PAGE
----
Eric LaNoue

About Mr. LaNoue

Eric LaNoue started teaching at the IA in August 2012, teaching Band, Choir, DP Music, and Theory of Knowledge. Here, he has been thrilled to work with such brilliant student-musicians, passionate and talented faculty, and supportive administrators and community members.

Prior to joining the music faculty at the IA, Mr. LaNoue completed his Bachelor of Arts in Music Education from Michigan State University. While at MSU, Mr. LaNoue was a member of the trombone studio, studying under professor Ava Ordman. He performed with the MSU Wind Symphony, Symphony Orchestra, Salsa Verde, Spartan Marching Band, and Honors Brass Quintet. While at MSU, Mr. LaNoue also performed with the Lansing Symphony and Midland Symphonies. Upon graduation he received the Alumni Distinguished Scholarship for graduating with the highest GPA in the University. He is currently completing his Master of Music in Music Education, also at Michigan State University, where he is a New Directions Fellow.

A native of Michigan, Mr. LaNoue was raised in the city of Grand Haven. He now resides in Royal Oak with his wife Michele, a clarinetist and private music teacher, and daughter Clara. His interests and pastimes include writing and recording music, cooking, traveling, and cheering on the Spartans.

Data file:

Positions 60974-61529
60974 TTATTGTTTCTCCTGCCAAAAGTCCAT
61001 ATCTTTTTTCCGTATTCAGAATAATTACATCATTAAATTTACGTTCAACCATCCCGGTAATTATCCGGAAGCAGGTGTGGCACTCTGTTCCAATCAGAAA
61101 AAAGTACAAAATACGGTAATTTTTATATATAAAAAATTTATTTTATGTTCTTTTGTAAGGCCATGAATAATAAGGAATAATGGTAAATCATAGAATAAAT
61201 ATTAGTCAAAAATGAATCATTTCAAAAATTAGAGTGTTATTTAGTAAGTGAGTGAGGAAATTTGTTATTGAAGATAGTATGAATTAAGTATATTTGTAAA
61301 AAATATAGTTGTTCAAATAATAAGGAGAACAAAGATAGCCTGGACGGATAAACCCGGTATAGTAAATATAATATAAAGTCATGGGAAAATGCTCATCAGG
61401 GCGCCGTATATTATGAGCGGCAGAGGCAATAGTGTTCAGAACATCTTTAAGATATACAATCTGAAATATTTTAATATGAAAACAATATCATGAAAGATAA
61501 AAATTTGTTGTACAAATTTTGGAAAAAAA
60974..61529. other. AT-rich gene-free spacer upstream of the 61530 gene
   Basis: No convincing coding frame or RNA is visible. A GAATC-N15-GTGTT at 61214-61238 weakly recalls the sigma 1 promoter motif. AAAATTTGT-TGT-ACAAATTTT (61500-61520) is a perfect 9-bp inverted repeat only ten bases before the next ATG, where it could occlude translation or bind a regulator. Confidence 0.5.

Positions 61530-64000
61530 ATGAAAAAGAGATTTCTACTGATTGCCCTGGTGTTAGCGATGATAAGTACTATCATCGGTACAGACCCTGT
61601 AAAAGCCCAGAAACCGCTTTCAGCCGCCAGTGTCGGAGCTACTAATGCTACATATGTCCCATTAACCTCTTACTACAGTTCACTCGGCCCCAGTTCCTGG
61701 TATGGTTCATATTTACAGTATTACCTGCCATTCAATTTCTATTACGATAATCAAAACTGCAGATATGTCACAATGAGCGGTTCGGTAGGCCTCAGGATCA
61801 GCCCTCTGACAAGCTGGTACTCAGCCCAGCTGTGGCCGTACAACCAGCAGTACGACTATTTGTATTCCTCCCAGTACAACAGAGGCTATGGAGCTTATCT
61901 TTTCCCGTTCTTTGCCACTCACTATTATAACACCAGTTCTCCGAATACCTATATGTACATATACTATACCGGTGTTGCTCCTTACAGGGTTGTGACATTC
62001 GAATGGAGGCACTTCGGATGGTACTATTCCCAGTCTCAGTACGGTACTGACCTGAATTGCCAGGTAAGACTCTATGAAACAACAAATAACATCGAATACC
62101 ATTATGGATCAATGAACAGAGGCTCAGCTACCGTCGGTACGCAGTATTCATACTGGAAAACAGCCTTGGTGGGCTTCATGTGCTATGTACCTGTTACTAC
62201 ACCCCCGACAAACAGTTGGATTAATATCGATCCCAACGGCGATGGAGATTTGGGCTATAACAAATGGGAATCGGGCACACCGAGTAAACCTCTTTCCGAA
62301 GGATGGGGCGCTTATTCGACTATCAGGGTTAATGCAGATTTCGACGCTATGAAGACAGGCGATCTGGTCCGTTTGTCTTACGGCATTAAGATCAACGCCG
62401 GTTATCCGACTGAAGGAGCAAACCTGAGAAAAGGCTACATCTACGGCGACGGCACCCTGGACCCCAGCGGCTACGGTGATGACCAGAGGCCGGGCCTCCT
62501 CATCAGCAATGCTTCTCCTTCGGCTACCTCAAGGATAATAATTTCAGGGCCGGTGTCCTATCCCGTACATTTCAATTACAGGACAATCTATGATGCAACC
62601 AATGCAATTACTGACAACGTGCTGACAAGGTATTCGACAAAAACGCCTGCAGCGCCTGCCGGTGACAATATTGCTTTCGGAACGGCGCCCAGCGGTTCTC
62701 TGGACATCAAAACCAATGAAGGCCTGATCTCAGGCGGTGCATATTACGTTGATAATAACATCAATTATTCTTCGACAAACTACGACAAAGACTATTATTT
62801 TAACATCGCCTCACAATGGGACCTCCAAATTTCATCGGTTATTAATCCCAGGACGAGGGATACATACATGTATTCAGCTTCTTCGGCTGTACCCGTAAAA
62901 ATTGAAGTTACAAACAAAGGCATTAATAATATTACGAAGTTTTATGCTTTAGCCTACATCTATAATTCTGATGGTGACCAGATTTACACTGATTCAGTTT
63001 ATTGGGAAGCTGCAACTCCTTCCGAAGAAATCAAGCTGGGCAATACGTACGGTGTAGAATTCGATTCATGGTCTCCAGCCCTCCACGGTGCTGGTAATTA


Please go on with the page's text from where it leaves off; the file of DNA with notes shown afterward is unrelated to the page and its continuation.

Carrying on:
Mr. LaNoue’s Philosophy…

Of Education

  • Public education creates increasingly informed citizens, who are more equipped to contribute to society.
  • Education allows students the opportunity to explore possible careers and interests.
  • Education helps socialize students with their peers and learn to negotiate complex relationships and responsibilities.
  • Public education encourages students’ curiosity, and cultivates lifelong learners.
  • Education can and should be a force for social justice, allowing students to gain access to future opportunities not because of their background, but because of their effort, intellect, and achievement.

Of Music Education

  • Music education exposes students to forms of music they might not otherwise encounter.
  • Music education develops audiational skills that can be applied to any kind of music for the rest of their lives, as performers, creators, or listeners.
  • Music education helps students connect to many cultures, including their own, historically and currently, and in a more informed and analytical way.
  • Music education cultivates virtues of commitment, responsibility to the group or team, patience, and commitment to excellence.
  • Music education can and should give students new ways to express themselves as individuals.
  • Music education should reflect the needs and interests of the students, their community, and their culture.